Take your daughter to work day turns into an epic adventure in Antarctica | Portsmouth High School

Take your daughter to work day turns into an epic adventure in Antarctica

For one Year 9 Portsmouth High School pupil, the letter home about Take our Daughters to work day, turned into an epic Antarctica adventure.

A century after Shackleton’s ‘Endurance’ sank, mountaineer Rebecca Stephens and her daughter, Anna, 13, followed in his wake on a luxury expedition cruise.

‘Anna and I have a lot to thank Sir Ernest Shackleton,’ said Ms Stephens.  ‘It is exactly one hundred years since Shackleton turned around his epic Endurance expedition from a miserable failure – in that his ship sank and he and his men never even stepped foot on the Antarctic continent they intended to cross – into one of the most extraordinary tales of leadership and survival ever told.  Against all the odds, Shackleton succeeded in getting every single man in his team home alive.  It was because of Shackleton that I was invited on board the Silversea Explorer cruise to South Georgia and the Antarctic peninsula – to broadcast his story on the centenary anniversary of his expedition.  And with a spare berth in my cabin, Anna was my obvious choice of companion.  It was a rare privilege for us to sail to this remote southern corner of the world, to learn of its history and witness its ice-clad beauty and abundant wildlife.’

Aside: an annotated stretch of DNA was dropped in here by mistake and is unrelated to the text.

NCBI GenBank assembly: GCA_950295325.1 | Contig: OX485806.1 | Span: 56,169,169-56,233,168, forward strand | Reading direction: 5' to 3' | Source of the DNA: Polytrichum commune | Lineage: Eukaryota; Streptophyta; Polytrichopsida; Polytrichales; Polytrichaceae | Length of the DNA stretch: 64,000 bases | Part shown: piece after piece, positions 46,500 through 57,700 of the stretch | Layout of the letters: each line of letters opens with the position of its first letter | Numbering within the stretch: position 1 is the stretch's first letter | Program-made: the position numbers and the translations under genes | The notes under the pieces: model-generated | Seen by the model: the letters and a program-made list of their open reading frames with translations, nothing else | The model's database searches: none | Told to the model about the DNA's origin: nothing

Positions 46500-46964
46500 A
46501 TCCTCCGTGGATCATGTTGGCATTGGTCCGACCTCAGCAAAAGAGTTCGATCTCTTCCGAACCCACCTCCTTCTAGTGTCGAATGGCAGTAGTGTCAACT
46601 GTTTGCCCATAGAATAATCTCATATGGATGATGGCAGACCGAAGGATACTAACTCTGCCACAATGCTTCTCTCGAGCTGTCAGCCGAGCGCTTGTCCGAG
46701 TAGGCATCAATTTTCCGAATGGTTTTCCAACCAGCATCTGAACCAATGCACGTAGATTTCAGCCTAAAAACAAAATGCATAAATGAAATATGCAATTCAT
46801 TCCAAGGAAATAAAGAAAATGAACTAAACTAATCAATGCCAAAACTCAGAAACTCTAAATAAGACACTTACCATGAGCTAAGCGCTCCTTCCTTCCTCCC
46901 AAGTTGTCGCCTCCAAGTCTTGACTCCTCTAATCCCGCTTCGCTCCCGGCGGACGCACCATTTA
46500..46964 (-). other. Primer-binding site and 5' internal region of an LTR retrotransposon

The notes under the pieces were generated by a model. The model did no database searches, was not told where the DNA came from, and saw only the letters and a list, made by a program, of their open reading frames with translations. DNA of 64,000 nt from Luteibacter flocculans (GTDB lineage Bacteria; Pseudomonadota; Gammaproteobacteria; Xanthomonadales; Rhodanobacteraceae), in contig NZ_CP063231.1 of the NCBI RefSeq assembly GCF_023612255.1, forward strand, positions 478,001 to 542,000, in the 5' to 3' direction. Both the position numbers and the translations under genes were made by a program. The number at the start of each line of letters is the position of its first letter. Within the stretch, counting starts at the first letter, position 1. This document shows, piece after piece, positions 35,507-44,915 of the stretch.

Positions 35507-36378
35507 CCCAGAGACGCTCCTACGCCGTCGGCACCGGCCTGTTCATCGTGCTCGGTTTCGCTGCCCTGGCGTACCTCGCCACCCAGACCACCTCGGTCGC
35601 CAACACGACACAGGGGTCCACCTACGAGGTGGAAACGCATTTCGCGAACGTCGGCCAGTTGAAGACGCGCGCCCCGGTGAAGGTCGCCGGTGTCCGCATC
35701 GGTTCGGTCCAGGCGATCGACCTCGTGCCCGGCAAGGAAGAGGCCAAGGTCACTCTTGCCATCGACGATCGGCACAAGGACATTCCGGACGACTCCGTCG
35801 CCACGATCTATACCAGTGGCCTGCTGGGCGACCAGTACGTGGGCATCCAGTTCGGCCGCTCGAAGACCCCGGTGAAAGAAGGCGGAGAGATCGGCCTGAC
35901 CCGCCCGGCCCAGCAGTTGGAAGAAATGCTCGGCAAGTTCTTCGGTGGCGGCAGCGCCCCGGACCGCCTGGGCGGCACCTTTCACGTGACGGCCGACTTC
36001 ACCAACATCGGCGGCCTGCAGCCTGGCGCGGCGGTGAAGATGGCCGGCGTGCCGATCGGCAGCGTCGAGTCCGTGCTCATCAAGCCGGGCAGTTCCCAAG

From whales off the stern of the ship to colonies of King Penguins, Anna and her mother enjoyed an 18 day cruise covering a triangular route of 3,500 nautical miles from Ushuaia in Argentina to the Falkland Islands and South Georgia, south to the Antarctic Peninsula and north again across the Drake Passage to Ushuaia.

This week, Anna gave a whole school assembly about her trip.


‘In memory of Shackleton’s expedition I went on an epic voyage which could not be replaced with any other experience,’ said Anna.  ‘When I did the school assembly I wanted my friends and other pupils to experience the excitement of my trip.  The most exciting memory was witnessing six hump-back whales approach and come under the boat and move with such grace and ease.  Seeing them in their natural habitat was an experience never to be forgotten.’

The Independent covered the adventure here on 15 December.


More information

The Royal Geographical Society is showing Enduring Eye, an exhibition exploring the legacy of Shackleton and photographer Frank Hurley, until 28 February (020 7591 3000; rgs.org)

The Shackleton Foundation provides funding and support to aspiring leaders and social entrepreneurs (shackletonfoundation.org).

Rebecca Stephens delivers lectures and workshops on lessons learned from Shackleton’s leadership style (rebeccastephens.com)